Dressing for a Career Fair: College of Human Sciences and Graduate College


Photo:Kendra PlatheIowa State Daily

Chao Wang, graduate in accounting, talks with recruiters from Weblink for a possible career. The career fair was held Wednesday Sept. 28, 2011, in Hilton Coliseum. 

Mika Brust

For Human Sciences

Tammy Stegman, director of Career Services at the College of Human Sciences, recommends that students, both male and female, “make a positive first impression versus a memorable negative impression.”

Suits are recommended by Stegman for men to wear to the fair. However, if first-year students don’t own a suit, she says that khakis or dress pants with a button down shirt and jacket or sweater overtop are acceptable as well.

As for women, Peterson recommends a skirt or slacks with a suit jacket and a top; professional dresses are okay too.

“It always seems kind of unfair because many of the recruiters are wearing company logo polos and khaki slacks or a comfortable skirt, but the students who take the dress seriously are very much noticed by employers and recruiters at the event and employers recognize those students as the ones taking it most seriously,” Peterson said.

It’s very important that students avoid going to the fair in loungewear and show that they put some thought into their appearances.

“This is a professional event, so we want students to take it seriously in terms of what happens over there. We don’t have bouncers, but we will ask somebody to leave if they’re wearing jeans, shorts, a hoodie, sandals, things like that,” Stegman said.

Peterson notes that employers pay more attention to students who look “talented, capable, goal oriented, and motivated” and that “[how] students dress at these events just helps them communicate that that’s who and what they are.” 

Students should also note that it’s okay to show their sense of style, but in a professional and conventional manner.

“If you look at our apparel merchandising students, some of those students have the ability to show a sense of style that they want to demonstrate. Bottom line, the career fair is really more about professionalism. That’s what we’re telling every single one of our students,” Stegman said.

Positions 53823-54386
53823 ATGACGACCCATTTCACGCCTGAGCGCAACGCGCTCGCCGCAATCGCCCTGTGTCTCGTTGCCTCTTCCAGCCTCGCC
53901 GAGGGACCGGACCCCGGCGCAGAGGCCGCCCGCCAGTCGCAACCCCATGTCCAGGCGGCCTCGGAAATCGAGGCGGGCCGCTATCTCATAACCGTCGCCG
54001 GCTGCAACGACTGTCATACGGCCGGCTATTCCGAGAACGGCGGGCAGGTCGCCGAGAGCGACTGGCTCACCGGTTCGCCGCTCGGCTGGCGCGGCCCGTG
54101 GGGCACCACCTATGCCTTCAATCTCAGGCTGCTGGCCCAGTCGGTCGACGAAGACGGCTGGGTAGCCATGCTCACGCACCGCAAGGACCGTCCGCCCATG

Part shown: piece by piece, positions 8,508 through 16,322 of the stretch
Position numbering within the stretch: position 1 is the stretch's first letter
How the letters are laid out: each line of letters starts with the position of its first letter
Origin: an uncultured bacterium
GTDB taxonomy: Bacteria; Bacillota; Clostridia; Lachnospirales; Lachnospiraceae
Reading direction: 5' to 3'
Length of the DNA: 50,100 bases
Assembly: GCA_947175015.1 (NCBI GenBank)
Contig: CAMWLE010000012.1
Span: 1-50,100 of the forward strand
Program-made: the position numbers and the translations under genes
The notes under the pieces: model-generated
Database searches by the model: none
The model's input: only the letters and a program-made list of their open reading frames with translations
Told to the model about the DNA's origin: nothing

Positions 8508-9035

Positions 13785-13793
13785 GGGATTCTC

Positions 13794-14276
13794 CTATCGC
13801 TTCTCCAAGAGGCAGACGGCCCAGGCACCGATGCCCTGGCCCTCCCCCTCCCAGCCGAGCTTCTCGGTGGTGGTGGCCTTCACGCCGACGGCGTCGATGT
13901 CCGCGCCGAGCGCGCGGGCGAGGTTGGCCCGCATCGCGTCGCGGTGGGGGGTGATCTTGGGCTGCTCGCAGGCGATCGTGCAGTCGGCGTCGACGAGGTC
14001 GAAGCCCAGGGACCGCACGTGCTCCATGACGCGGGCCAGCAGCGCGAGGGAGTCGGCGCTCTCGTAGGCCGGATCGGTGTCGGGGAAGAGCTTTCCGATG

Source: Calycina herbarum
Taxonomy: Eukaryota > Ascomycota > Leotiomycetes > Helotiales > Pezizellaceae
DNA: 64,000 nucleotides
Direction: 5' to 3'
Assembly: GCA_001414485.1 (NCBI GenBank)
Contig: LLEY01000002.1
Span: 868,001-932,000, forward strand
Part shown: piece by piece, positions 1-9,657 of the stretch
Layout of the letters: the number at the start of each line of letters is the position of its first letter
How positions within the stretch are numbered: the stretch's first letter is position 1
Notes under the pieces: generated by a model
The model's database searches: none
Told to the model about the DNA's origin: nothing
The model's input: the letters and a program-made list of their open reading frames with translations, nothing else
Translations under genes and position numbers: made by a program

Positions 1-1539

Stegman also believes that employers are looking at the career fair as a professional event, which is why it’s vital to keep to some sort of dress code. She adds that comfort is a necessity as well. Keeping in mind that there are stairs and a lot of walking around is important, because if something doesn’t fit right, students won’t feel comfortable, which is unideal in a professional environment.

For Graduate College

Mark Peterson, director of MBA and Graduate Business Career Services, adds that older students have an even higher regard at the fairs, but any student of any year should be taking it seriously as well.

“I stress with [graduate] students that expectations are especially higher for them, just because it is an advanced business degree and employers absolutely expect that they take events like this seriously,” Peterson said.

“My advice is true for all students going to the event. You only have two career fairs over the course of the year here at Iowa State, one in the spring, one in the fall and they’re very big, very well attended, very highly regarded career fairs.”